About this Recording
8.120841 - HITS OF THE 1920s, Vol. 2 (1921-1923)
English 

HITS OF THE 1920S
Vol.2 1921-1923 Original Recordings

‘Does Jazz Put the Sin in Syncopation?’ That was the question posed by the Ladies Home Journal in August 1921. Prohibition had resulted in the rise of bootleggers, gangsters and speakeasies (five thousand in New York alone in 1923). Cabarets were re-emerging as night clubs. Bathing beauties adopted the one-piece swimsuit. Sheiks, vamps, flappers and bathtub gin – the Roaring Twenties were in full swing …

1921 The first Miss America pageant was held in Atlantic City. Radio stations began to blossom; the first major prize-fight covered on the air was on 2 July, when Jack Dempsey defeated French challenger Georges Carpentier. Attention was focused on the murder trial of Nicola Sacco and Bartolomeo Vanzetti (many believed them innocent, but they were executed in 1927).

On the silver screen, Rudolph Valentino became a major star in The Sheik and The Four Horsemen of the Apocalypse; other notable films in 1921 included The Cabinet of Dr. Caligari and Little Lord Fauntleroy. On Broadway, the hits included Anna Christie, Shuffle Along which introduced I’m Just Wild about Harry, Blossom Time, Bombo with Al Jolson (April Showers and later Toot Toot, Tootsie!), Ziegfeld Follies of 1921 which gave Fanny Brice two of her biggest hits in Second Hand Rose and My Man, and The Perfect Fool with Ed Wynn. Will Rogers went from the movies to vaudeville, and joked that he was the only movie actor so far to come out of Hollywood with the same wife.

1921’s popular songs included Zez Confrey’s piano novelty Kitten On The Keys (a staple of every player-piano as well, and which Confrey recorded again in 1922) and the devil-may-care Ain’t We Got Fun, while Mr Valentino’s influence combined with the wanderlust of the previous few years to produce The Sheik of Araby (from an unsuccessful Eddie Cantor show) and Palesteena.

1922 More fascination with exotica was born with the opening of the tomb of King Tutankhamen. George Herman ‘Babe’ Ruth joined the New York Yankees and was soon dubbed the ‘Sultan of Swat’. Jimmy Doolittle flew an aeroplane from Jacksonville, Florida to San Diego, California in 21 hours 18 minutes, in two hops.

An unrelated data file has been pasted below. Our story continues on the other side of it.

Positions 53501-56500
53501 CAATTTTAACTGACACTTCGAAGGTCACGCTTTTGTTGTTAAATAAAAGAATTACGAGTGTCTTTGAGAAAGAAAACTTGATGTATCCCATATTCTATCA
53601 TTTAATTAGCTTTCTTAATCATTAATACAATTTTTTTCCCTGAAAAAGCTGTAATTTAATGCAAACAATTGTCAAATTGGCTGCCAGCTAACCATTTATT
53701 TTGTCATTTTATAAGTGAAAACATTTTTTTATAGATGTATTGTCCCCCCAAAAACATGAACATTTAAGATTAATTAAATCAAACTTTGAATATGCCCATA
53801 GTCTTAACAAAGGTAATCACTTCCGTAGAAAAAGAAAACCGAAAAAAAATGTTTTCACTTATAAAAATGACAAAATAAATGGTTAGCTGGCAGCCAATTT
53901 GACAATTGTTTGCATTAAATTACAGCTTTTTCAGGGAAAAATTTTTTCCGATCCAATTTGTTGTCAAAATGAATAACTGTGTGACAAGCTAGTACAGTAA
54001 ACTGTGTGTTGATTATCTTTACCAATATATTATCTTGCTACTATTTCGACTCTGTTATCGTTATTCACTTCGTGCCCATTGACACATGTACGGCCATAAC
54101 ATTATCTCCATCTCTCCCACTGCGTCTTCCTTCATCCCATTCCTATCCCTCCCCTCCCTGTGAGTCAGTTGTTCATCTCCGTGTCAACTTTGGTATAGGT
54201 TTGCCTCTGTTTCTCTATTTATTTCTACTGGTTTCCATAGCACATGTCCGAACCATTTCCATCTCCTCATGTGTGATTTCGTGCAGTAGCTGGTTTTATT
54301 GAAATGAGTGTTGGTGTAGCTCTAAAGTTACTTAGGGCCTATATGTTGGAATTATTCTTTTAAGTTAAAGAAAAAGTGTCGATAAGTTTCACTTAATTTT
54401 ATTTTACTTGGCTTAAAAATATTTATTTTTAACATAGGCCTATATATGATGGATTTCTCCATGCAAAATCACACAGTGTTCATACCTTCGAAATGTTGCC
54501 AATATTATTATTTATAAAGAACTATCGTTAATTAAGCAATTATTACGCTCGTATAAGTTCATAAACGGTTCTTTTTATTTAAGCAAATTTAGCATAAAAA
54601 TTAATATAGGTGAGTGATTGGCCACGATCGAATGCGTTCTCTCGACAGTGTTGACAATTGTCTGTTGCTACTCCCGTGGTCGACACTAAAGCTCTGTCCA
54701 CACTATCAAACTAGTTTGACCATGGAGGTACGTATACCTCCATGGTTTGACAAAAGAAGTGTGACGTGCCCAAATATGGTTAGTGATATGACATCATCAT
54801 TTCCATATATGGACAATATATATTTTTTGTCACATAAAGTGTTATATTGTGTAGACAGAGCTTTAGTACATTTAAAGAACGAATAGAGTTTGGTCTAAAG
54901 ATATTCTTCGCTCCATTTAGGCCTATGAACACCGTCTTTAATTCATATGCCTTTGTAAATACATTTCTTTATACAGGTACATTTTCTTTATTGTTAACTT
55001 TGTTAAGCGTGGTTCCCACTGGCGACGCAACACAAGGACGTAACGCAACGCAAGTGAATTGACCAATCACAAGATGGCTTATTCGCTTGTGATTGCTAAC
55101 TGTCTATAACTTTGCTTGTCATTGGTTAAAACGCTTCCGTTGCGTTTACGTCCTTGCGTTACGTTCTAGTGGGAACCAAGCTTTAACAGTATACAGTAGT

1922’s book list included T. S. Eliot’s The Waste Land, Babbitt by Sinclair Lewis, and The Beautiful and Damned by F. Scott Fitzgerald. The New York stage welcomed Abie’s Irish Rose, which established a long-run record (2,532 performances), Rain (in which Isham Jones’s record of Wabash Blues was played nightly on stage, making it a best-seller), Little Nellie Kelly, Pirandello’s Six Characters in Search of an Author and Karol Čapek’s R.U.R., which introduced the word ‘robot’ into the language. Movies included Nanook of the North, Robin Hood with Douglas Fairbanks, The Prisoner of Zenda with Ramon Novarro, and Rudolph Valentino in Blood and Sand. Off-screen, Hollywood scandals such as the Fatty Arbuckle trial resulted in a self-regulating group led by former U.S. Postmaster General Will Hays.

Hit songs of 1922 included a couple of Paul Whiteman classics: Hot Lips, featuring trumpeter Henry Busse who kept the tune as his theme in later years, and the waltz Three O’Clock In The Morning. And vaudeville stalwarts Ed Gallagher and Al Shean (the latter was the Marx Brothers’ uncle) recorded their two-sided Mr Gallagher and Mr Shean, full of comments on the foibles of the day.

1923 ‘Day by day, in every way, I’m getting better and better.’ Those words were on millions of lips as Dr Emile Coué’s system of ‘auto-suggestion’ promised a cure for physical and mental problems. If that didn’t work, champagne could be had for $25 a quart, as could questionable Scotch for $20. And Time made its debut as a weekly news magazine.

Broadway hits included a rare visit by the Moscow Art Theatre as well as productions of White Cargo, Cyrano de Bergerac, Shaw’s Saint Joan, Poppy with W. C. Fields, a new edition of the Ziegfeld Follies, and Runnin’ Wild, which introduced the next dance craze, the Charleston. Lon Chaney was on the screen as The Hunchback of Notre Dame, Harold Lloyd dangled from the minute hand of an enormous clock in Safety Last, and movies were more often part of an elaborate presentation including a theatre organ rising out of the orchestra pit.

Many of the hit records of 1923 were novelties: Wendell Hall’s It Ain’t Gonna Rain No Mo’, Barney Google (based on the popular comic strip character), Yes! We Have No Bananas, and the strangest disc of the year: The OKeh Laughing Record. Originally cut in Germany three years earlier by comic singer Lucie Bernardo and orchestra leader Otto Rathke (and not by an anonymous saloon-keeper and his wife, as has been told elsewhere), the recording was issued anonymously in the U.S. on the OKeh label and was a sensation, inspiring sequels and imitations and remaining in print into the early 1950s. Ziegfeld star Will Rogers made his only commercial recordings in 1923, and dance music remained popular: as we opened this programme, so we close it with another hit from Isham Jones and his Orchestra, Swingin’ Down the Lane.

On the horizon: symphonic jazz, world flight records, and crossword puzzles. Coming up, in 1924.

David Lennick, 2006


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